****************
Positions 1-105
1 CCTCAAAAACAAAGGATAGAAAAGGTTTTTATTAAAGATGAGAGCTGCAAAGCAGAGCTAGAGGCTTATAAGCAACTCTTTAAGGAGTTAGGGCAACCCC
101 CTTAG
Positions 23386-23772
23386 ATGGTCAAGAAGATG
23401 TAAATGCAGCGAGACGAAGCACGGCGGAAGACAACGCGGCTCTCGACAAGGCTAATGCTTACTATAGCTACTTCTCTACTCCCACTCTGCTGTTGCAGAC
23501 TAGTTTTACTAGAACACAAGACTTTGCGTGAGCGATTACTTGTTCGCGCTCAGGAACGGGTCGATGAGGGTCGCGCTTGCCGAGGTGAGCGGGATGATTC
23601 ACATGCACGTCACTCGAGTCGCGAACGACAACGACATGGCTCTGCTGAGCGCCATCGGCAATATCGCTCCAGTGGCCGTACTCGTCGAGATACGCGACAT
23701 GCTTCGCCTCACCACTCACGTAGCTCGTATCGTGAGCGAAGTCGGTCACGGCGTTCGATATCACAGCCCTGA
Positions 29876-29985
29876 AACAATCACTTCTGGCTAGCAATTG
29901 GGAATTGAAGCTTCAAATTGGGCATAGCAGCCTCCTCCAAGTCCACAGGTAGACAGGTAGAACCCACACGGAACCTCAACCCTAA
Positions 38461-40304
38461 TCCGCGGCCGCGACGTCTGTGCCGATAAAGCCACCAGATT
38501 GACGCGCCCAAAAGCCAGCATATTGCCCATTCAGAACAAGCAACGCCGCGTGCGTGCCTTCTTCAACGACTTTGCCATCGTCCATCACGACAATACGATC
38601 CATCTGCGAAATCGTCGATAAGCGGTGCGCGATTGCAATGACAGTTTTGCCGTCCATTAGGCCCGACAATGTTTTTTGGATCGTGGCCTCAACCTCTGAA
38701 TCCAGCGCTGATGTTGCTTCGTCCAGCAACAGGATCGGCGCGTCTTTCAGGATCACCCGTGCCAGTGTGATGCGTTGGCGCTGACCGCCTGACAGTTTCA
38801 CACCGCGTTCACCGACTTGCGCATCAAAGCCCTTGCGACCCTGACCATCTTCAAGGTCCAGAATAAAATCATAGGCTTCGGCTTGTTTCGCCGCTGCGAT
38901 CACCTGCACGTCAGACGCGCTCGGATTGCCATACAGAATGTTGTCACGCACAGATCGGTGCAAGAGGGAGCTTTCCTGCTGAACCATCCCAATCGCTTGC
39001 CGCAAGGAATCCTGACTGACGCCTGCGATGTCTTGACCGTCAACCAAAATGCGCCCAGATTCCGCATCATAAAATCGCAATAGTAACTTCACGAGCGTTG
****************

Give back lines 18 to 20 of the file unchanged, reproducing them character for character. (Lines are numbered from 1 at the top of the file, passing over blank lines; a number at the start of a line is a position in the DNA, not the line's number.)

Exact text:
38801 CACCGCGTTCACCGACTTGCGCATCAAAGCCCTTGCGACCCTGACCATCTTCAAGGTCCAGAATAAAATCATAGGCTTCGGCTTGTTTCGCCGCTGCGAT
38901 CACCTGCACGTCAGACGCGCTCGGATTGCCATACAGAATGTTGTCACGCACAGATCGGTGCAAGAGGGAGCTTTCCTGCTGAACCATCCCAATCGCTTGC
39001 CGCAAGGAATCCTGACTGACGCCTGCGATGTCTTGACCGTCAACCAAAATGCGCCCAGATTCCGCATCATAAAATCGCAATAGTAACTTCACGAGCGTTG